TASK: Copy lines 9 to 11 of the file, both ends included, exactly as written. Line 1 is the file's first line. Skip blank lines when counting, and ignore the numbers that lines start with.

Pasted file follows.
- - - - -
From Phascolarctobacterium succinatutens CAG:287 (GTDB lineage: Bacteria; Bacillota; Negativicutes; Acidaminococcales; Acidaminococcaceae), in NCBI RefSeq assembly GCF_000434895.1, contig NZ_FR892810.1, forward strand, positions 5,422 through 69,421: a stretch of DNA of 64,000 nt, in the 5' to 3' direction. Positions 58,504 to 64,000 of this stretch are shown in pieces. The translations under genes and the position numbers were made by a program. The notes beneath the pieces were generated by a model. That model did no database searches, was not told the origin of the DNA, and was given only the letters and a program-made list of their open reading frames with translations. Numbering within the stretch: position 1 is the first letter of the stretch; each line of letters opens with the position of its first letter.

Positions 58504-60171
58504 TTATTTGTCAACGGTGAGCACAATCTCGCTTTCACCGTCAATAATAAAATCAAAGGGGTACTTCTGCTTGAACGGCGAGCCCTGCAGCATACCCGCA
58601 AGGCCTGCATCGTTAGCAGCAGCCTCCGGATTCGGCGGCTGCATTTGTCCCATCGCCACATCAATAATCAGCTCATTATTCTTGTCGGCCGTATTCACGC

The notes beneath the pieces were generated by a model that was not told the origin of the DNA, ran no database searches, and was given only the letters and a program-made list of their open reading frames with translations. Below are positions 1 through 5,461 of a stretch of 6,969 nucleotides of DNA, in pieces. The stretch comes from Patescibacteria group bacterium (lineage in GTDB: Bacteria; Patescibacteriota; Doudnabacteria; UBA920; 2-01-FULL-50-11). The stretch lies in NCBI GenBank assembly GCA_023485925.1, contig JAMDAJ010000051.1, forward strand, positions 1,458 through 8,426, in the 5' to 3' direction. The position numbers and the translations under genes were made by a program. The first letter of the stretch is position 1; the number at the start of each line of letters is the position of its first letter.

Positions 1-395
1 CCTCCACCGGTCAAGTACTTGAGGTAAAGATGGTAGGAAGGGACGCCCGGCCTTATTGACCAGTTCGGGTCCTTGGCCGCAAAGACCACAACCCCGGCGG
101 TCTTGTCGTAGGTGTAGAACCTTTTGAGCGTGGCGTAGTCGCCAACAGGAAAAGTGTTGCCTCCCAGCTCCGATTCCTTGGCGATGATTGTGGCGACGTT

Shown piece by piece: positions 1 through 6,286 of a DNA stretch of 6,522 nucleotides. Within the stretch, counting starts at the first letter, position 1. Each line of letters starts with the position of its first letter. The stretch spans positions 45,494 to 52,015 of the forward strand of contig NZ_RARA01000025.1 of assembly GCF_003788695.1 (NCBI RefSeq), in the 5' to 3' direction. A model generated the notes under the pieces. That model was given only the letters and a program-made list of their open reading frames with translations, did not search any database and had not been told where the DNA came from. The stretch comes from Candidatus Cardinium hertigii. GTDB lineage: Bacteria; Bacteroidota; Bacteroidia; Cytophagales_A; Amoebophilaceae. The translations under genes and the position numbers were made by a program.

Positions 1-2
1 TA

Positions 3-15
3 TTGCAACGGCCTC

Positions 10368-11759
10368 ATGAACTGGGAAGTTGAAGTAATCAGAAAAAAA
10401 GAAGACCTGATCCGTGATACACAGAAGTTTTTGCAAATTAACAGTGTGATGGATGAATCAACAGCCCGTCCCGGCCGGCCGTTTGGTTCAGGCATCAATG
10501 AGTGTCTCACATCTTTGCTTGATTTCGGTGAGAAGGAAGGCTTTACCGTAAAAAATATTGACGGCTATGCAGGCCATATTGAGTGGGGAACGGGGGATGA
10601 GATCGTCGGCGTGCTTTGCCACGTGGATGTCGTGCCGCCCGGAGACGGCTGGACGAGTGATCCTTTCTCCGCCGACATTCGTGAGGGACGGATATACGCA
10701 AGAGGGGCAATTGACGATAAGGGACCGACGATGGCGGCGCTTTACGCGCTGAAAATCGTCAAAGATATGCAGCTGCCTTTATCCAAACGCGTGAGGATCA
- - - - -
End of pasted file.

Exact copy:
Shown piece by piece: positions 1 through 6,286 of a DNA stretch of 6,522 nucleotides. Within the stretch, counting starts at the first letter, position 1. Each line of letters starts with the position of its first letter. The stretch spans positions 45,494 to 52,015 of the forward strand of contig NZ_RARA01000025.1 of assembly GCF_003788695.1 (NCBI RefSeq), in the 5' to 3' direction. A model generated the notes under the pieces. That model was given only the letters and a program-made list of their open reading frames with translations, did not search any database and had not been told where the DNA came from. The stretch comes from Candidatus Cardinium hertigii. GTDB lineage: Bacteria; Bacteroidota; Bacteroidia; Cytophagales_A; Amoebophilaceae. The translations under genes and the position numbers were made by a program.

Positions 1-2
1 TA